Scientists Develop Semiliquid Lithium Metal-Based Anode that Represents a New Paradigm in Battery Design

At Carnegie Mellon University’s Mellon College of Science and College of Engineering, researchers have created a novel semiliquid lithium metal-based anode that signifies a new example in battery design.

Carnegie Mellon researchers have developed a dual-conductive polymer/carbon composite matrix with lithium microparticles that could be used as an electrode in next-generation batteries. (Image credit: Carnegie Mellon University)

Lithium batteries developed with this new kind of electrode would be relatively safer and also have a higher capacity when compared to standard lithium metal-based batteries that generally utilize lithium foil as an anode. The interdisciplinary group of researchers reported their findings in the latest issue of Joule.

One of the most standard types of rechargeable batteries used in contemporary electronics are lithium-based batteries, because of their potential for storing high amounts of energy. Conventionally, such batteries include combustible liquid electrolytes as well as a pair of electrodes—a cathode and an anode—which are isolated by a membrane.

Repeated charging and discharging of a battery causes strands of lithium known as dendrites to grow on the electrode’s surface. The dendrites can penetrate via the membrane separating the two electrodes. This promotes contact between the cathode and anode, which can lead to short circuits in the battery and, in the worst-case scenario, cause a fire.

Incorporating a metallic lithium anode into lithium-ion batteries has the theoretical potential to create a battery with much more capacity than a battery with a graphite anode. But, the most important thing we need to do is make sure that the battery we create is safe.

Krzysztof Matyjaszewski, J.C. Warner University Professor of Natural Sciences, Department of Chemistry, Carnegie Mellon University

One recommended solution is to replace the volatile liquid electrolytes utilized in existing batteries with solid ceramic electrolytes. Such electrolytes are non-combustible, highly conductive¸ and sufficiently strong to resist dendrites.

Conversely, scientists have noted that the contact between a solid lithium anode and the ceramic electrolyte is not enough for storing and delivering the amount of power required for a majority of electronics.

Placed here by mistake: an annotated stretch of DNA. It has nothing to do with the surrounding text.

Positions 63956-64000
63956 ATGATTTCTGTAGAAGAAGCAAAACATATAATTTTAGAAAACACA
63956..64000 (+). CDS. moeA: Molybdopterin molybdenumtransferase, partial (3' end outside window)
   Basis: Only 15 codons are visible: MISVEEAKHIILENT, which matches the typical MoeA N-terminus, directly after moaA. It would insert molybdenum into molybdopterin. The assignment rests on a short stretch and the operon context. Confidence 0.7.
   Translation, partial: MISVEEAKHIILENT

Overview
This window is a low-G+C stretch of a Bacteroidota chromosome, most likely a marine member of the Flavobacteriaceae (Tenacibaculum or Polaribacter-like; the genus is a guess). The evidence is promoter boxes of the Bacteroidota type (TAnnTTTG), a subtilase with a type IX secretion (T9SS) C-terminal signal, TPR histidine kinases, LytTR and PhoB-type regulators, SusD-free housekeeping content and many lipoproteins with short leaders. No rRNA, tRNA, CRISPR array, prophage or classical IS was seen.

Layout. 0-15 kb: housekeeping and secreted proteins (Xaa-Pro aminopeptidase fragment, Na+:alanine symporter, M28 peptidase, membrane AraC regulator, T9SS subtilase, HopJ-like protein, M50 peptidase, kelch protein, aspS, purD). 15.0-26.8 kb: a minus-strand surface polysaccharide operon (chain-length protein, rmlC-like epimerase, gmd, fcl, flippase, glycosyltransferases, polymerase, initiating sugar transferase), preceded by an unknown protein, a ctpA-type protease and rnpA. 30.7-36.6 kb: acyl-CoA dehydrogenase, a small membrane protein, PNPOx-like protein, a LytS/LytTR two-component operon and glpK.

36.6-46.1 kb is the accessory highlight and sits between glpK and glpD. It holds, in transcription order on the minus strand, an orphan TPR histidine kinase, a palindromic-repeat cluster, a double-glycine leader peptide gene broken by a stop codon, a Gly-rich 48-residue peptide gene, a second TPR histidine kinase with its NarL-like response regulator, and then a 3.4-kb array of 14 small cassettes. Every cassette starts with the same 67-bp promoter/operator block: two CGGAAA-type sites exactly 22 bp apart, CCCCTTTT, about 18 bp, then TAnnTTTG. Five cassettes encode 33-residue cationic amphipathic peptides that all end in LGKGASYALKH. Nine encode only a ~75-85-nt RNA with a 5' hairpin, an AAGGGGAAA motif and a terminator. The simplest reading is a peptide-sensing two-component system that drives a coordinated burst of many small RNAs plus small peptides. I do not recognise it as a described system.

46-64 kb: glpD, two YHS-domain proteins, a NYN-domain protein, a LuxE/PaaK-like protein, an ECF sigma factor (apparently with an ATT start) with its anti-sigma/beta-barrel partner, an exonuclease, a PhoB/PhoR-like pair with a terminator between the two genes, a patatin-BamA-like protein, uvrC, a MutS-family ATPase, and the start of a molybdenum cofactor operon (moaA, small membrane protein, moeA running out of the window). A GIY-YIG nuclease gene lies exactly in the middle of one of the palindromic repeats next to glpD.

Han Wang, a doctoral student in the Department of Materials Science and Engineering at Carnegie Mellon University, and Sipei Li, a doctoral student in the Department of Chemistry at Carnegie Mellon University were able to overcome this problem by developing a novel class of material that can be utilized as a semiliquid metal anode.

Wang and Li worked with Jay Whitacre, Trustee Professor in Energy in the College of Engineering and director of the Wilton E. Scott Institute for Energy Innovation at Carnegie Mellon, who is known for his work in creating innovative technologies for storage and generation of energy, and Matyjaszewski, a leader in polymer chemistry and materials science at Mellon College of Science, and ultimately developed a dual-conductive polymer/carbon composite matrix in which lithium microparticles were uniformly distributed throughout.

At room temperatures, the matrix continues to be flowable and this enables it to promote an adequate level of contact with the solid electrolyte. When the researchers integrated the semiliquid metal anode with a garnet-based solid ceramic electrolyte, they found that they can cycle the cell at 10x higher current density when compared to cells containing a conventional lithium foil anode and a solid electrolyte. In addition, this cell was noted to have a relatively longer cycle-life when compared to conventional cells.

This new processing route leads to a lithium metal-based battery anode that is flowable and has very appealing safety and performance compared to ordinary lithium metal. Implementing new material like this could lead to step change in lithium-based rechargeable batteries, and we are working hard to see how this works in a range of battery architectures.

Jay Whitacre, Trustee Professor in Energy, College of Engineering, Carnegie Mellon University

According to the researchers, their approach could have major implications. For instance, it can be used for producing specialized batteries for application in wearable devices that demand flexible batteries and for creating high-capacity batteries for electric vehicles.

The investigators also believe that in addition to lithium, their techniques could also be extended to other rechargeable battery systems, such as potassium metal batteries and sodium metal batteries and could be utilized in grid-scale energy storage.

The National Science Foundation (1501324) and the National Institutes of Health (021533) funded the study. Additional study authors include Tong Liu and Julia Cuthbert from the Department of Chemistry at Carnegie Mellon University.

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